IN THIS fourth and final instalment of James Delingpole’s interview, Dr Mike Yeadon discusses his fears about the inexorable nature of the Government’s Covid vaccination and passport programme and the implications for our freedom before going into Antibody Dependent Enhancement and other risks of the experimental vaccines.
Mike Yeadon: It’s unstoppable, folks. It’s this summer and autumn. It’s unstoppable if you allow the government to browbeat and coerce you until everybody but a few per cent are on a vaccine passport, what they’ll do is they’ll gradually tighten the screws, they’ll let you have a normal life. They’ll tighten the screws to coerce and effectively mandate the last few per cent. And then I think they’ll put the rest of them in a prison camp. And then they’ll move on to the top-up vaccine. So you heard it here first. I wish I was wrong. I really badly wish I was wrong, but I don’t think I am.
James Delingpole: Yes, there is, of course, another worrying thing, which is that the people who are refusing to take this so-called vaccine. Tend to be the very sort of independent-minded tricky buggers, that the new authoritarian regime . . .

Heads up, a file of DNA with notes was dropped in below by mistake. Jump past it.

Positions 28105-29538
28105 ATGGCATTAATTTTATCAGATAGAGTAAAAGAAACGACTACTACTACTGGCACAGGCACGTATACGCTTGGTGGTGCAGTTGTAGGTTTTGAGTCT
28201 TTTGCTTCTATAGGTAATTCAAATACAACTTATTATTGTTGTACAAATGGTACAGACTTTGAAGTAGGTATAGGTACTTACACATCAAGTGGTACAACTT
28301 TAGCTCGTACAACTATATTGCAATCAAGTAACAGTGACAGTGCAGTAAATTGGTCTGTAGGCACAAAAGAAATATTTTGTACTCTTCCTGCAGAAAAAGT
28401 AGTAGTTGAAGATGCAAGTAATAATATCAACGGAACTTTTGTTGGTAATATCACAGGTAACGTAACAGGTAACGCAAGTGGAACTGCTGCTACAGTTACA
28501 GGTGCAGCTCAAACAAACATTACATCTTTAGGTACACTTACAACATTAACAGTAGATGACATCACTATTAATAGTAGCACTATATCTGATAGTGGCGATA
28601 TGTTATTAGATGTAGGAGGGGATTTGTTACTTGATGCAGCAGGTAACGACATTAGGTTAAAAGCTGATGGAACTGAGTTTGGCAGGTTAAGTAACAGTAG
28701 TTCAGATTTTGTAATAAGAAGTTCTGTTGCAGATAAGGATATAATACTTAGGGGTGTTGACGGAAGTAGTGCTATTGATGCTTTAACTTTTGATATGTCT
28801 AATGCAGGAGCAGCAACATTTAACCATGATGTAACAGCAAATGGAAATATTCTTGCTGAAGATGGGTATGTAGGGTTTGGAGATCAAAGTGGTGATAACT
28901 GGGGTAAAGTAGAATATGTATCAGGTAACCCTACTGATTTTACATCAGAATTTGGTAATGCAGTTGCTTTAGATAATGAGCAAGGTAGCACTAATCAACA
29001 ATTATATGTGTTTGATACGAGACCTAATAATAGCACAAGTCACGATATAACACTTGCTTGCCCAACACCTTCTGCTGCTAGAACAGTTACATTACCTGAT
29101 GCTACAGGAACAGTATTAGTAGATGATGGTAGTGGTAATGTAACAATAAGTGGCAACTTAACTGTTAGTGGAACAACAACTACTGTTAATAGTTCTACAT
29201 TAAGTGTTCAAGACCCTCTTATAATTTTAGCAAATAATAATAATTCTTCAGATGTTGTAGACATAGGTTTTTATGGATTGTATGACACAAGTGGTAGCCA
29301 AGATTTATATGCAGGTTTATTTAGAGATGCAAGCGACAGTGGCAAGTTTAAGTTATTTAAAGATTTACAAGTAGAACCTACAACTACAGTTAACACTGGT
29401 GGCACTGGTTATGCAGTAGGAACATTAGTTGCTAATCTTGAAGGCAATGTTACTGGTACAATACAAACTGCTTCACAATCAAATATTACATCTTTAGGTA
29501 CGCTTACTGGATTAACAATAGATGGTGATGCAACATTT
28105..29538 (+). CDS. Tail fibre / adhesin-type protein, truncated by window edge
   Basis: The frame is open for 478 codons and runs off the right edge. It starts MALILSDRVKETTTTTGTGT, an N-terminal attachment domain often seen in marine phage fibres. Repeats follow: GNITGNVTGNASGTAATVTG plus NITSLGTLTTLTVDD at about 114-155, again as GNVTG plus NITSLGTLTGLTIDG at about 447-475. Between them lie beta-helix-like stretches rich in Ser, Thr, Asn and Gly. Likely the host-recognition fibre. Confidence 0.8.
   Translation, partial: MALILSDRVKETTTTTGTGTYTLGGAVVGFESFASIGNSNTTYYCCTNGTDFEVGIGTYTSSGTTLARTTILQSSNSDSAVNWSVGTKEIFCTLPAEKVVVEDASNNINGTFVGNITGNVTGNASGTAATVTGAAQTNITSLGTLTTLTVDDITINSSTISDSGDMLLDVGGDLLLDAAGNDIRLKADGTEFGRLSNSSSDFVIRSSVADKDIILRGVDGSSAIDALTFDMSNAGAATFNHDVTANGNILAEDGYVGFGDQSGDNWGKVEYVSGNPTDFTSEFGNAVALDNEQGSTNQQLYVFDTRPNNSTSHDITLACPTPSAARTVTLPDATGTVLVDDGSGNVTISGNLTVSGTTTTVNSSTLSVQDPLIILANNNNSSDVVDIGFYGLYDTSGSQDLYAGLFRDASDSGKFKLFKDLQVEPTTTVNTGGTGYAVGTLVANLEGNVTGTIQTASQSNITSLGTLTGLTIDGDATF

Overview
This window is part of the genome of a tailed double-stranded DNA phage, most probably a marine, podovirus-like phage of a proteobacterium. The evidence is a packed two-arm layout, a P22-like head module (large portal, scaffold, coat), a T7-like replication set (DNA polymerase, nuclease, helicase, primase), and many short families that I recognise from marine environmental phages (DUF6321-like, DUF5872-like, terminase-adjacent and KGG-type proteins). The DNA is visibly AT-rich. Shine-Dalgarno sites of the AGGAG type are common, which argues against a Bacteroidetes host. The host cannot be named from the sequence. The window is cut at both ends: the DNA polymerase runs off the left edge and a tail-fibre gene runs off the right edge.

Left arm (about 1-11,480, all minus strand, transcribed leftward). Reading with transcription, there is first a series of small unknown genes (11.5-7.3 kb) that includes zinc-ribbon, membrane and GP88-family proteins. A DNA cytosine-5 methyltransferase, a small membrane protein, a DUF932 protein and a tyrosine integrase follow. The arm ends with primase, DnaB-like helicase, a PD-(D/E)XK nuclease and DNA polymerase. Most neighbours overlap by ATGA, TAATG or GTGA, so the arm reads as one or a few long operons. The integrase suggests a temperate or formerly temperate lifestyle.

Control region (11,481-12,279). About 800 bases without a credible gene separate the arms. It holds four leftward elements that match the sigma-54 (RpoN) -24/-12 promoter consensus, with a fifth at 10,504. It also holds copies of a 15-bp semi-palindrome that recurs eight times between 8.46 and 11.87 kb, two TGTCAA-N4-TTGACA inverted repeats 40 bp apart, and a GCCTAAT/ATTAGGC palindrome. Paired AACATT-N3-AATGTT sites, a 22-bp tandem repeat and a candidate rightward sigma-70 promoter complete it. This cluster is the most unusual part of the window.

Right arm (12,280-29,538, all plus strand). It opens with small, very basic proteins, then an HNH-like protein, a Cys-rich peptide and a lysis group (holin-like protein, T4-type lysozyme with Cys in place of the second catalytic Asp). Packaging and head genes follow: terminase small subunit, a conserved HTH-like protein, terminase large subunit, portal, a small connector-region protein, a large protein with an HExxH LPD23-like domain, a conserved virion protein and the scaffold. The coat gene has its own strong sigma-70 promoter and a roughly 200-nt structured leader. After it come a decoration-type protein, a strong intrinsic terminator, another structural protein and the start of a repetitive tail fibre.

MY: (speaking over) That the New World Order doesn’t want. Yes, probably. I mean, the funny thing is, I imagine the elites, they’ve probably got their berths already sorted. They won’t be taking vaccines. They won’t be going through QR codes. That . . . did you know, just . . . just to really, really annoy your listeners, because you probably think that no one’s flying anywhere because you can’t go. I only discovered this the day before yesterday, because I hadn’t realised this. But a friend of a friend works for high-end . . . organising itineraries, your journeys and flights and so on – he has done for years – he said he’s never been so busy. He said, ‘Last week I organised an itinerary for ten people. It was like 15 grand.’ You know, people out there, there are wealthy people going off to their holidays in the Caribbean. You don’t see them, they slither down the airport (word unclear) get processed and off they go. It’s just you and I aren’t being able to go unless you’ve got a business reason. But he said he’s organising groups and they’re definitely not going to prepare a house for sale or rent. They’re going on holiday, but they’re rich people.